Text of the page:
Last week I finally got my summer holiday. I really had to wait for it this year, but September did finally come! My partner and I went to northern Spain, where he’s from. We spent some days with family and friends, but we also spent three days hiking in the Pyrenees. In total, it was a five-day adventure because we needed to factor in two extra days to get there and back by public transport. As the owner of a hostel we stayed at put it, “people think there’s a motorway out here connecting everything, but that’s not quite the case”. I would say it’s definitely not the case. There’s one bus a day from the nearest larger city in each direction, if you’re lucky, and it meanders along curvy mountain roads, stopping at every village along the way. It was exactly what we wanted: to have some “us time”, just the two of us, in nature.
For a bit of background, we decided to do a trek of three stages on the GR11 Transpyrenees trail. “GR” stands for Grande Randonée in French, or Gran Recorrido in Spanish (“long hike”), and is used to designate a network of long-distance hiking trails across Europe. The GR11, or “Transpirenáica“, runs from Cabo Higuer on the Basque coast all the way across to Catalunya and finishes at Cap de Creus. We chose three stages in Navarre (stages 5, 6, and 7), because the area is beautiful and was accessible by public transport from Bilbao (via Pamplona). The stages in this area are around 20 kilometres each and somewhat demanding mostly because there’s a lot of up and down, but no alpine mountaineering skills are needed.
The trail did not disappoint. On the first day, it rained in the morning, but cleared up by the afternoon. The next two days were beautiful weather: bright blue skies and sunshine! On day two, we had a lot of wind while hiking along an exposed ridge, but it was all safe and, have I mentioned, beautiful?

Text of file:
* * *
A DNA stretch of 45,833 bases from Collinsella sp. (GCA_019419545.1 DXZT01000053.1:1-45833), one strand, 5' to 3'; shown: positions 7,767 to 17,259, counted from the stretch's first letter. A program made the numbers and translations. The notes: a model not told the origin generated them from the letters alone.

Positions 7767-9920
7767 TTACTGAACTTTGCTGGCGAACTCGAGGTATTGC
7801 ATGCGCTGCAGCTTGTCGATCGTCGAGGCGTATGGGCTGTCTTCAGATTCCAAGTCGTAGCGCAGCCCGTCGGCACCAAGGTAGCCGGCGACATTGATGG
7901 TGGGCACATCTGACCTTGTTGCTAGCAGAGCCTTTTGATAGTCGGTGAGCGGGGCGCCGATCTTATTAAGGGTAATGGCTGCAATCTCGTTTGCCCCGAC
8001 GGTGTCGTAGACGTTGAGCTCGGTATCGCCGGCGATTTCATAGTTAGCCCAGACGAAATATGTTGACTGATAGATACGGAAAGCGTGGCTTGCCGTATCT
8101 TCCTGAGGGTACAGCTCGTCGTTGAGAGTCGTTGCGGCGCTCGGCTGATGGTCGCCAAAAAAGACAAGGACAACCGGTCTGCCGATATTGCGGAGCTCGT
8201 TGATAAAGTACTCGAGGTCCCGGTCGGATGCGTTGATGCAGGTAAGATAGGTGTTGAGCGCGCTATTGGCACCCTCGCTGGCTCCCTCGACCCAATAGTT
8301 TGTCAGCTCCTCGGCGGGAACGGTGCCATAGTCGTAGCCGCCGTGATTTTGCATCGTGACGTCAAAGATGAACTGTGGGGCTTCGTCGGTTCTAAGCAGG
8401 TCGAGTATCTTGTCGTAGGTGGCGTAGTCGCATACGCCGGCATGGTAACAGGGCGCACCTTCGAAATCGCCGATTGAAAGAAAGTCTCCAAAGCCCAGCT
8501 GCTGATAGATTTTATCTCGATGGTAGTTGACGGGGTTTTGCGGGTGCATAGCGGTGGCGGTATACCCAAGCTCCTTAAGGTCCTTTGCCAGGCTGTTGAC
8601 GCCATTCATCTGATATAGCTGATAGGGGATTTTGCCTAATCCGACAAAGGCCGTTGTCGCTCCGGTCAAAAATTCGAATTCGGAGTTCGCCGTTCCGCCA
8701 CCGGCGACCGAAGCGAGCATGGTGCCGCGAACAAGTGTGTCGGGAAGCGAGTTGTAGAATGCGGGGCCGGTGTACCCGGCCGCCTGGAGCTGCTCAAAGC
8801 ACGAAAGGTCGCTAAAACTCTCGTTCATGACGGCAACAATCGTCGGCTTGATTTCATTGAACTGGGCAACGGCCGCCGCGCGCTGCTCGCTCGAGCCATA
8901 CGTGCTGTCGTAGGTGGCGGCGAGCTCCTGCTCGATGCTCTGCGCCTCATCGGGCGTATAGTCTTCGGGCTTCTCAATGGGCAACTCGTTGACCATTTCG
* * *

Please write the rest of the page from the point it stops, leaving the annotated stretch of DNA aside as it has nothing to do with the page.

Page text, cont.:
Also, cute villages! And nice country hostels and hotels!
Unfortunately, we did what we usually do when we go on holiday and both got a cold. I don’t know how, but every time we’re on leave, at least one of us gets sick. I don’t know if it’s the germs on the plane, the change in weather, or the sudden lack of stress, or a combination of all three. This time, it hit my partner first, so by the time we were on the trail he was already recovering. But he kindly shared it with me, so on day three we actually had to call it quits. I was so congested I could hardly breathe, let alone hike 20 kilometres with a backpack.
I was so disappointed. But we did the sensible thing and took a taxi from the village we’d spent the night in to the next place, our final destination (Isaba). It was actually a fun taxi ride. The driver is also the local school bus driver and chauffeurs anyone who needs to go somewhere in the area, from school kids to drunk local youth during the village festival and hikers with head colds. We then spent the rest of the day wandering about and resting in the sun in Isaba, which also happened to be the nicest of the villages we stayed in. It’s surrounded by pine forests on steep slopes and consists of lovingly restored traditional houses. I would happily have spent another few days there.
I’ll be honest, I’m still angry with that stupid cold that made us miss the last day of our trek. But what can you do? I suppose I should be happy I didn’t get really sick, so by the afternoon of that day I was well enough to take a short stroll around the area. But despite the dreaded lurgy throwing a spanner in the works of our trekking plans, it felt so good to be out there, largely on our own. In two days of hiking, we met exactly five people on the trail. It was a much needed respite from the current busyness of both our jobs and lives.
But still, I need to know: do any of you have any tips to avoid the dreaded holiday cold?